p.s. is this true? "Don't confine yourself to the order in which events happen. Put the central conflict first and flesh it out." because that is totally where i struggle with my query!

mshatch said...

As always Matt, you gave Jeffrey some excellent advice on how to improve his query. I think Dianne made some good suggestions, too. Love to see the revised version.

Elizabeth Seckman said...

Wow (edits are right on)...and groan (I thought it looked fine, which reminds me I have a long way to go). Excellent advice. Glad I found your blog!

Carolina Valdez Miller said...

I think this sounds great, although you provided with super feedback. I think the one thing that threw me as well was why she would trust (or be forced to trust) a guy who broke in. I'm sure there's a reason, but maybe it should be clearer here. All in all, close, like you said!

Christina Lee said...

How cool is the name Embekah?

My only two cents after all your advice Matt, is that the words "upon recovery" are not needed.

Also, you know what would be cool, Matt (b/c I want to give you even more work), is if at the end you flesh out all of your suggestions and do a mock re-write (to help my tired eyes)! :D

Tonja said...

Sounds like a great story!

I agree with removing at least one 'just' and that the voice in the second paragraph seems stronger. What struck me when I read it the first time was two sentences starting with 'and' - I know we all do it, but I would lean toward grammatical perfection in a query. I liked the reference to the internal conflict with her feelings toward the guy she's trapped with. Good luck!!

Nate Wilson said...

As usual, Matt has provided an excellent critique. Building off his suggestions, here are my own thoughts:

1) The word abode took me away from the narrative. For the query, I'd suggest sticking with the simpler home."
2) The main conflict appears to be between Embekah and Patrew, so I don't think you need to mention Tarbra by name. I'd refer to her solely as E's guild sister, and remove the somewhat out-of-place last sentence of the first paragraph.
3) That said, the query raises two main questions for me: Why is the army fixated on hounding Embekah? And, based on his reason for being there, why does she try to trust Patrew at all? (For the former, you'll want to at least hint at the question, but perhaps without singling out Tarbra as an exception. For the latter, you probably need the explanation (or at least allude to the answer).

Overall, it's an intriguing premise, and I wish you the best as you rework your query.

The Golden Eagle said...

I really like the sound of the story!

I agree with your point about the mention of trust--I have to wonder why she would put faith in someone who broke into her house.

Jay Noel said...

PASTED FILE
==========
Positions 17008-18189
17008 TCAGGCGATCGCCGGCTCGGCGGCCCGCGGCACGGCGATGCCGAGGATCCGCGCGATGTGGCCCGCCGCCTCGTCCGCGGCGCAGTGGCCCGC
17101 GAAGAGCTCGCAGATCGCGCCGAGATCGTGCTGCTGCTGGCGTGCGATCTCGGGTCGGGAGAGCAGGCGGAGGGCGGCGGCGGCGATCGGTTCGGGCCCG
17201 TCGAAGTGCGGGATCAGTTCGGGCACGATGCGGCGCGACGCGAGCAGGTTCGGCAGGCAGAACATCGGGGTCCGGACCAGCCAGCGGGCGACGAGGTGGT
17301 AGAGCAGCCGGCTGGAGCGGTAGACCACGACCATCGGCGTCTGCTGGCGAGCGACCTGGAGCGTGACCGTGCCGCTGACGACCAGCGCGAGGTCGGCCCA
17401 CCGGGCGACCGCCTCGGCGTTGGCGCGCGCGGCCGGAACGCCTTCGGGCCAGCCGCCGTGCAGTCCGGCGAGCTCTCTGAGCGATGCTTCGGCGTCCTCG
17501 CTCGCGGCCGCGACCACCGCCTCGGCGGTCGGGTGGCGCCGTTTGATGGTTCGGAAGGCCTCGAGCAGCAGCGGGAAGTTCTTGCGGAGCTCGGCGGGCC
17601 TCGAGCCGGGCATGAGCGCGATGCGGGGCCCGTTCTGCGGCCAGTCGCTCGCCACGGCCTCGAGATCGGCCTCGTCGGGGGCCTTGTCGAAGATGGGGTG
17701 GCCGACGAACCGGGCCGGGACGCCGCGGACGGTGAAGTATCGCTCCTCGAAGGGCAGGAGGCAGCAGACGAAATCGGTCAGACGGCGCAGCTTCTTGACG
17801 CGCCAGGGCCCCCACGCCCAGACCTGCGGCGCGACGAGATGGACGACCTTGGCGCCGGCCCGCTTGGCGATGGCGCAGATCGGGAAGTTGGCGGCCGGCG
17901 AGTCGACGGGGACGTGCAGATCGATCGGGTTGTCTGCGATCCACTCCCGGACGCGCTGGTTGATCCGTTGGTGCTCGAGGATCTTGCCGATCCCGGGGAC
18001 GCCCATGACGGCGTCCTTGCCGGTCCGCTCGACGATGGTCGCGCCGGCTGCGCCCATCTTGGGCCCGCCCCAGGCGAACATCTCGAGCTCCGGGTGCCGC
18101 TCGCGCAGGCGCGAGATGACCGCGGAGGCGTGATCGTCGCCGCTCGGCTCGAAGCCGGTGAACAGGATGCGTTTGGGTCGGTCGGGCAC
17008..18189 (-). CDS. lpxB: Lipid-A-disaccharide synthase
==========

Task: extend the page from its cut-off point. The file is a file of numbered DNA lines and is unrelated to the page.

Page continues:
Great job on both the query and the suggestions.

The two things that stuck out at me the first time I read the query (I guess it was yesterday) was that the tone in the beginning changed thereafter. Maybe keep that serious tone more consistent.

The second thing was more of a concern. 72,000 words sounds more like a YA fantasy. Although there is no hard rules about this, just basic guidelines.

And go through your manuscript and get rid of 80% of the word "just." I'm just assuming since you used it in a query, you might have also used it in your manuscript.

farawayeyes said...

OK, first off I really know nothing here. Second,I'm a little fried after spending all day outside at the cruise ship dock bazaar helping a friend. BUT, I think the first sentence of the second paragraph makes a better hook.

In fact, I would switch out the first and second paragraph. Each would of course need to be reworked a bit and then there are the other awesome suggestions that I know nothing about, BUT I like that first sentence of the second paragraph as a HOOK.

Interested to hear what 'anybody' might think.

alexia said...

Sounds like a fun story! I don't think I have anything to add to Matt's great insights. Good luck!

Old Kitty said...

Very late as always but here's my tiny tiny two pennies worth on reading Mr Beesler's query (but please keep in mind, I know absolutely nothing about queries - I just like reading about the amazing array of stories out there waiting to get all published).

Anyway!! I think I preferred paras 2 and 3. The first para just confused me - the meat of the story -the one that got my attention is Petrew and Embakah's "imprisonment" together. I don't think the story about her sister etc in the first para tied in with the 2 and 3 paras too - less interesting for me.

Good luck and all the best! x

Rusty Webb said...

Jeffrey wrote a nice query. Aside from the things you mentioned, I wonder if he's tried to condense his novel down so much for the query that he's left out some vital information. As I don't think I got a real feel for what the whole manuscript would be like from reading the previous day's post.

Still quite well done though, and with the recommendations you made I'm sure it'll be that much better.

Nancy Thompson said...

You're so good at this Matt! I wish I had found you like 15 months ago. Would've saved me a lot of heartache! Great critique!! I have nothing more to add, and that's a minor miracle.